[env-trinity] Redding Record Searchlight 10 13 09

Byron Leydecker bwl3 at comcast.net
Tue Oct 13 14:16:16 PDT 2009

Thursday talk to address ways to live without Lake Red Bluff

Redding Record Searchlight-10/13/09

By Janet O'Neill 


Zach Whitten's ties to Tehama County go back generations. Ninety years ago,
his family started a little farm west of town, and he lives next door with
his wife and children.


But when it comes to what should be done about the loss of Lake Red Bluff,
he opposes dwelling on the past and supports preparing for the future.


"Now's the time to start planning when we have about two years ahead of us
when we still have the lake," Whitten said. "The main thing is to try to get
people talking."


Whitten, 31, will share his ideas at 7 p.m. Thursday, when the Sacramento
River Discovery Center launches its monthly program series for the year with
"Life Without Lake Red Bluff."


Legal challenges to the Red Bluff Diversion Dam, which over decades has
annually diverted water for irrigation while forming a temporary lake, have
culminated in its planned replacement by a pumping station scheduled for
completion in 2013. A popular Memorial Day drag boat event has been one of
the casualties, and the city has estimated that losing the lake means a $4
million hit each year.


But Whitten believes discussion about the problem has been too narrow,
focusing too much on past mistakes. He'd like to see a series of workshops
that come together in a conference with economic, recreational,
environmental and quality-of-life issues addressed.


"We'd like to solicit as many different ideas and voices in the community to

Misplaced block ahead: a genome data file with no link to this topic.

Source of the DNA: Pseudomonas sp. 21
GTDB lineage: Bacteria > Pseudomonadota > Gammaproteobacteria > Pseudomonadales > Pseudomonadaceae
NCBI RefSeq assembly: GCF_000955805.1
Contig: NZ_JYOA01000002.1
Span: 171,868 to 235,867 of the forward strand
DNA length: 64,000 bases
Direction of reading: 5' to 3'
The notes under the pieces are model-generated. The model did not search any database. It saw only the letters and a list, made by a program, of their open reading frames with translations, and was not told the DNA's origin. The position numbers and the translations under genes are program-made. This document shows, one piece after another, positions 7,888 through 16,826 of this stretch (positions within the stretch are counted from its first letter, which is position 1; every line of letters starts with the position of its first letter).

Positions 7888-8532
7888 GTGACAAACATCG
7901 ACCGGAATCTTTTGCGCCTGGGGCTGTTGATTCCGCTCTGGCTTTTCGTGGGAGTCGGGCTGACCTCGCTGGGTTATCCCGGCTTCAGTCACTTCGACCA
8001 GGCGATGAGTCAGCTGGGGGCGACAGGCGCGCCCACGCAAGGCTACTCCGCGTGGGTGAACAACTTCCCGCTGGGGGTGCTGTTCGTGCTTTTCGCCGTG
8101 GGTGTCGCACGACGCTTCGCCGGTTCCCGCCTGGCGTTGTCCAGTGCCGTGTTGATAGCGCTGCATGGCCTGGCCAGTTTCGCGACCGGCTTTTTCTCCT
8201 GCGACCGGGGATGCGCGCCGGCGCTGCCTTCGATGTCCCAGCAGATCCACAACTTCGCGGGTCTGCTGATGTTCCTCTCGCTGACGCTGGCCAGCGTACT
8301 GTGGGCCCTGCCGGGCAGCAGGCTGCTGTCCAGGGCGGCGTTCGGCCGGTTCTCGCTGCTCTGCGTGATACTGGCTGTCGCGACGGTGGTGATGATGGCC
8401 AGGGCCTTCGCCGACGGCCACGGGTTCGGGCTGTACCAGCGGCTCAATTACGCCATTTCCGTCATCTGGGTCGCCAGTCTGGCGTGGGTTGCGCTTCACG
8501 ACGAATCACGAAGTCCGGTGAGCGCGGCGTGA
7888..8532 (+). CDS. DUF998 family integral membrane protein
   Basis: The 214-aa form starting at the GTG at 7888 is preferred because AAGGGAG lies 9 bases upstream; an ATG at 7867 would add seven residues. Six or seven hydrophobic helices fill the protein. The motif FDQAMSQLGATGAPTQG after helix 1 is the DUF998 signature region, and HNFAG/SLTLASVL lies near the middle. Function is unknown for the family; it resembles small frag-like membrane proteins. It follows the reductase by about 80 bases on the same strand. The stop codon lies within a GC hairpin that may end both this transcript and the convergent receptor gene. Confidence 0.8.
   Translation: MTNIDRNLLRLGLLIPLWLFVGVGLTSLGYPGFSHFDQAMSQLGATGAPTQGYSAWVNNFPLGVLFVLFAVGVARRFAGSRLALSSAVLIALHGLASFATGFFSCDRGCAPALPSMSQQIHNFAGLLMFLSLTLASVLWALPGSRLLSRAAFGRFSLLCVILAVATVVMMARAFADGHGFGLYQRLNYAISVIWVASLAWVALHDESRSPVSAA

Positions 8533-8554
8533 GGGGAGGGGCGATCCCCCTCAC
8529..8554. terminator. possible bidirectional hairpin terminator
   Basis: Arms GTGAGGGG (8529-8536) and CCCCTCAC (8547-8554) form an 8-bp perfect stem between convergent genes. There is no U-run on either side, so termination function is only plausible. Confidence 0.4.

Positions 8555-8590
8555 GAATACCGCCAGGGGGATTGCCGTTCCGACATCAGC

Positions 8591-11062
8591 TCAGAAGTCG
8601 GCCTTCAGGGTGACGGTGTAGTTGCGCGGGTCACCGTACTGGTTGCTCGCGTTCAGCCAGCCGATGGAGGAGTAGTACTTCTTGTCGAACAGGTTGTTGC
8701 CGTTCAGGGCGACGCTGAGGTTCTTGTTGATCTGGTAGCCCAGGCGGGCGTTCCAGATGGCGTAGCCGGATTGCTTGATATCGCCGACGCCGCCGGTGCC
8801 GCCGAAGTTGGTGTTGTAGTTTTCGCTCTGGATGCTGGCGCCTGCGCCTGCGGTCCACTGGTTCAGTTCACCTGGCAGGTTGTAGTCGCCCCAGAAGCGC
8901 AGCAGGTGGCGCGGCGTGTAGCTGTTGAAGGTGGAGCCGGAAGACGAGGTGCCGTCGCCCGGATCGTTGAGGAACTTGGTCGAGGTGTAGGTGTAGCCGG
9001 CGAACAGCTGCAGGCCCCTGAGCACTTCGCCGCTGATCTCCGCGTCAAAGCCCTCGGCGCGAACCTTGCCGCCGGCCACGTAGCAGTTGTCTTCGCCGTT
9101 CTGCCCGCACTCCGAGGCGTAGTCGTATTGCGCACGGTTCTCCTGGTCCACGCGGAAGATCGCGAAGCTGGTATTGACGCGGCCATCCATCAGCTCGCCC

really get people talking about how we take advantage of these new
opportunities, rather than bemoan what was lost," he said.


When he's not working at Whittenberg Farms, which sells pasture-raised pork
and lamb, Whitten is substitute teaching, directing summer camps at the
center where he began as an intern in 1996, and leading the youth group at
his church.


"This is really the first time I'm putting it out there," he said of
Thursday's talk. "It's helpful to try to bring the disparate conversations
under one roof."


The nonprofit discovery center offers numerous educational programs and sits
within Mendocino National Forest's Red Bluff Recreation Area, with support
from 48 government agencies and private groups.


"Lake Red Bluff affects everybody," said Carlene Cramer, the center's



Byron Leydecker, JcT

Chair, Friends of Trinity River

PO Box 2327

Mill Valley, CA 94942-2327

415 383 4810 land

415 519 4810 cell

 <mailto:bwl3 at comcast.net> bwl3 at comcast.net

 <mailto:bleydecker at stanfordalumni.org> bleydecker at stanfordalumni.org

 <http://fotr.org/> http://www.fotr.org 




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